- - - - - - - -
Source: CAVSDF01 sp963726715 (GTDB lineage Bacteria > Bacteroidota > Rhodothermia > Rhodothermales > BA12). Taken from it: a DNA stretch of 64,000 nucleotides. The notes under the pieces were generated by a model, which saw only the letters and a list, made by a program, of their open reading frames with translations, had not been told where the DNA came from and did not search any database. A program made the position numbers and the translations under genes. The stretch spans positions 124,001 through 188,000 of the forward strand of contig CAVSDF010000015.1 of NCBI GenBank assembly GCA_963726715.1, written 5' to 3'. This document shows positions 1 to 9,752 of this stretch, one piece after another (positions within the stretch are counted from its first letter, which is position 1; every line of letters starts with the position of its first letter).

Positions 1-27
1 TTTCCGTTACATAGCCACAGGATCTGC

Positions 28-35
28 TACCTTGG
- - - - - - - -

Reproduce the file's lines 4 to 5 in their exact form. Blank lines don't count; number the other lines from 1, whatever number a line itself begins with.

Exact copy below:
Positions 28-35
28 TACCTTGG